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What Effect Does Chiropractic Treatment Have on Gastrointestinal (GI) Disorder

By |August 6, 2015|Chiropractic Care, Gastrointestinal Disorders, Visceral Disease|

What Effect Does Chiropractic Treatment Have on Gastrointestinal (GI) Disorders: A Narrative Review of the Literature

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SOURCE:   J Can Chiropr Assoc 2015 (Jun);   59 (2):   122–133 ~ FULL TEXT

Katherine Angus, BSc(Kin), DC, Sepideh Asgharifar, BSc(Hons), DC,
Brian Gleberzon, DC, MHSc

Chiropractic and Health Associates Clinic,
1 St. Clair Ave West, Suite 404,
Toronto, Ontario.


The purpose of this study was to provide a narrative review of the literature of studies describing the management of disorders of the gastro-intestinal (GI) tract using ‘chiropractic therapy’ broadly defined here as spinal manipulation therapy, mobilizations, soft tissue therapy, modalities and stretches. Search limiters include access to full text studies published between 1980 and November 2012 in peer-reviewed journals, English language only involving human subjects. Twenty-one articles were found that met our inclusion criteria. Retrievable articles varied from case reports to clinical trials to review articles of management options. The majority of articles chronicling patient experiences under chiropractic care reported they demonstrated mild to moderate improvements in presenting symptoms. No adverse side effects were reported. This suggests chiropractic care can be considered as an adjunctive therapy for patients with various GI conditions providing there are no co-morbidities.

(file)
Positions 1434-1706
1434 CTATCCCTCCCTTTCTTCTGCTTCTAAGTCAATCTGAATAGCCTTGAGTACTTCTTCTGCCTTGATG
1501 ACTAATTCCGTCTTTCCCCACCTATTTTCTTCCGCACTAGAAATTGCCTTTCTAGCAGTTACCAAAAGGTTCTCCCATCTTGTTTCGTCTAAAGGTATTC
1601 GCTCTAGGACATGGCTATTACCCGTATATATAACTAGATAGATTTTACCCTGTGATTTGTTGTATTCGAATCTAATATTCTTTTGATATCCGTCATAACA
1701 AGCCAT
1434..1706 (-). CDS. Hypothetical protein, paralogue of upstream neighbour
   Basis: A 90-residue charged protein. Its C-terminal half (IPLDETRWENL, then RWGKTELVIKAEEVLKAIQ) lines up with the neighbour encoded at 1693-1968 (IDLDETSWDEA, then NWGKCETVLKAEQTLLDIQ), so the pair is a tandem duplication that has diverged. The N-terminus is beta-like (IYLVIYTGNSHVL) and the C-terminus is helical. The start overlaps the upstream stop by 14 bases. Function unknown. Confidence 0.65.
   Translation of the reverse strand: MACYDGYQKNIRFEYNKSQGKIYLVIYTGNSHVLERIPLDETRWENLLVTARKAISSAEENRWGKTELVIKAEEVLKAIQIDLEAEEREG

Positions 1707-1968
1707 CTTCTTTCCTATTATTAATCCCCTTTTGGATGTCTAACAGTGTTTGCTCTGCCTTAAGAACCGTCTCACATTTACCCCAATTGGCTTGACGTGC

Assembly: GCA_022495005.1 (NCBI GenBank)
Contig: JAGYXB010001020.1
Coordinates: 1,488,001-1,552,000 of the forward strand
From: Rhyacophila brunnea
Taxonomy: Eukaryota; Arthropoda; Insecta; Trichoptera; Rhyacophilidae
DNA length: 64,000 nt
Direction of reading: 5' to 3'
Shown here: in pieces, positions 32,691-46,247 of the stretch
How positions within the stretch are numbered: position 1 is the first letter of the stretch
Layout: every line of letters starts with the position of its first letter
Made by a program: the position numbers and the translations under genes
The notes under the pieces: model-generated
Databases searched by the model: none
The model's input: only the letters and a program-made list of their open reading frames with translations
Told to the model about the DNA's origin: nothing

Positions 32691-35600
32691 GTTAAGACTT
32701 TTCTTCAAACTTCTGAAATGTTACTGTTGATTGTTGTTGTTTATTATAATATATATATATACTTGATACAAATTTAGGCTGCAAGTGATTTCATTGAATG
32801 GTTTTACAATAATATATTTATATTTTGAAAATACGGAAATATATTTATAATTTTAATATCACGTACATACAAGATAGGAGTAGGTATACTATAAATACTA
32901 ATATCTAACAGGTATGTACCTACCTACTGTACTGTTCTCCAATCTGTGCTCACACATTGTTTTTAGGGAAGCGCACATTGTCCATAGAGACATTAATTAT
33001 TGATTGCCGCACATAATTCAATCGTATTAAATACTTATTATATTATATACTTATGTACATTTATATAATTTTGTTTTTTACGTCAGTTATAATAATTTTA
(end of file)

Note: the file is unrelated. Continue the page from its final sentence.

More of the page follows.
KEYWORDS:  chiropractic; gastro-intestinal; manipulation; therapy


From the FULL TEXT Article

Introduction

The purpose of this paper was to conduct a narrative review of the literature that investigated the effectiveness of chiropractic treatment for gastrointestinal (GI) disorders. A previous review by Gleberzon et al [1] reviewed the literature from 2007 to 2011 that investigated the use of one type of chiropractic treatment (spinal manipulative therapy) for pediatric health conditions one of which was colic, often considered a type of GI condition effecting infants [Authors’ note: there is considerable debate whether or not ‘infantile colic’ is a GI condition, or simply ‘baby back pain’ and there is debate if the method used to monitor its existence (crying time) is a subjective or objective outcome measure. [1] That debate notwithstanding, for the purposes of this report, we have included colic as a GI condition].

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